incur incur  /ɪn ˈkɜr/


  1. (v) make oneself subject to; bring upon oneself; become liable to
  2. (v) receive a specified treatment (abstract)


Derived Word(s)


  1. As a member of a Shi'ite Islamist party himself, al-Maliki dares not incur the wrath of his own community.
  2. CT angiography, MRI, ultrasound and electrodiagnostics all pay comparably more and incur far less liability than giving medicines, doing procedures or performing most surgeries.
  3. I am tempted to make a joke about this, but I don't want to incur the wrath of the leisure scientists.



  1. "An attack on Israel would incur massive retaliation by the United States," said Clinton.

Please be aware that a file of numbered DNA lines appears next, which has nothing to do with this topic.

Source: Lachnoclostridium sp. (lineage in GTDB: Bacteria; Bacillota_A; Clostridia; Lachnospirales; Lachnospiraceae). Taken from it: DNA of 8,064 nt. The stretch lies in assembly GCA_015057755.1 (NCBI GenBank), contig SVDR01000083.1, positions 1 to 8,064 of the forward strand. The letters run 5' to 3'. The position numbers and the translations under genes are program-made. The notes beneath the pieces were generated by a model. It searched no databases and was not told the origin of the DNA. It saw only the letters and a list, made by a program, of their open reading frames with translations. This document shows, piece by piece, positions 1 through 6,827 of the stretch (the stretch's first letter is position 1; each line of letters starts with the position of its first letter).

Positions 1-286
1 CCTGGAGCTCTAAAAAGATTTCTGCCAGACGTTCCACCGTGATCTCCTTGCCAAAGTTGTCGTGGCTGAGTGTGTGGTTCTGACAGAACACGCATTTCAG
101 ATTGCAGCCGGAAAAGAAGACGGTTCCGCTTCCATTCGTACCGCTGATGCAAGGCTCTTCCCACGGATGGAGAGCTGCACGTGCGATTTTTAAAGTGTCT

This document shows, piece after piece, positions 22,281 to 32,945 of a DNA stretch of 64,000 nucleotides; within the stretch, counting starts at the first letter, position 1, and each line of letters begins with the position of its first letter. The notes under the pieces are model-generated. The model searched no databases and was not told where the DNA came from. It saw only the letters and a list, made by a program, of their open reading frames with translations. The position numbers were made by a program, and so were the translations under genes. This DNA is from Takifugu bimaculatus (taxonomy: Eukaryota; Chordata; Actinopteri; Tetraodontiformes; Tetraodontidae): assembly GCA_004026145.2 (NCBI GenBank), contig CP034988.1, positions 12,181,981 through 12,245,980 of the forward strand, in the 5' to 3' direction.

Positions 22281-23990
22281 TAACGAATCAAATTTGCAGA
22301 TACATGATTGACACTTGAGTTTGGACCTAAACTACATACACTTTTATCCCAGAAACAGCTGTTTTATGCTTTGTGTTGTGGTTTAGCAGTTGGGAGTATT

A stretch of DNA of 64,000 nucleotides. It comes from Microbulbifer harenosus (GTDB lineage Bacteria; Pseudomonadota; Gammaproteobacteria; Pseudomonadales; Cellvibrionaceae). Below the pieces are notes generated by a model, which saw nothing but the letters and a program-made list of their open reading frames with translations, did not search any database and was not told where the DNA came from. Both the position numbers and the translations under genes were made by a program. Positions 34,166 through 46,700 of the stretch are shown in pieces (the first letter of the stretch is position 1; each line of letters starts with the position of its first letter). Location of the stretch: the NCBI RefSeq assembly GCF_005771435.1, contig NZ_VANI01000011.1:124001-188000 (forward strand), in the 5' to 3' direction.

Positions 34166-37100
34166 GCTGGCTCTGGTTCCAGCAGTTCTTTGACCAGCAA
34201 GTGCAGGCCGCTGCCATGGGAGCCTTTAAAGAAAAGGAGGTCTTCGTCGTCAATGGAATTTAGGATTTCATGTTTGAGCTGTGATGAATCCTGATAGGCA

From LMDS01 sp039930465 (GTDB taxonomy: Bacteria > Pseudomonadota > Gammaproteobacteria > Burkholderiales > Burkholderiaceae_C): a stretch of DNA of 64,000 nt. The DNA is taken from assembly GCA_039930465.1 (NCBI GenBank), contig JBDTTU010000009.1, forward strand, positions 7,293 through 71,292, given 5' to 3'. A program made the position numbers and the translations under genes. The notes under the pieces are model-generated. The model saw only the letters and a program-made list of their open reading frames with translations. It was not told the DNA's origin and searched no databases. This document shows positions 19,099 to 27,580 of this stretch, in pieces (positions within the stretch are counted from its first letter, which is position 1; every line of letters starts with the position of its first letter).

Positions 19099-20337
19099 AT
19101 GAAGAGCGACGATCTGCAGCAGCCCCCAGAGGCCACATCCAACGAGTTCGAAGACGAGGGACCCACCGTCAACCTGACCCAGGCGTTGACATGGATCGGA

on Apr 26, 2007 By: Hillary Rodham Clinton Source: Chicago Tribune

  2. "The decline in the housing market set off a domino effect across our economy. When home values declined, borrowers defaulted on their mortgages, and investors holding mortgage-backed securities began to incur serious losses...... Investment banks...
    on Sep 24, 2008 By: President Bush Source: AHN

  3. "Today, I would recommend going to two bucks a barrel," Treen said. "That would give us about $1 billion a year. I just feel like they ought to pay for some of the cost we incur."
    on Jan 20, 2008 By: David Treen Source: USA Today

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/ə ˌnæ krə ˈnɪ stɪk /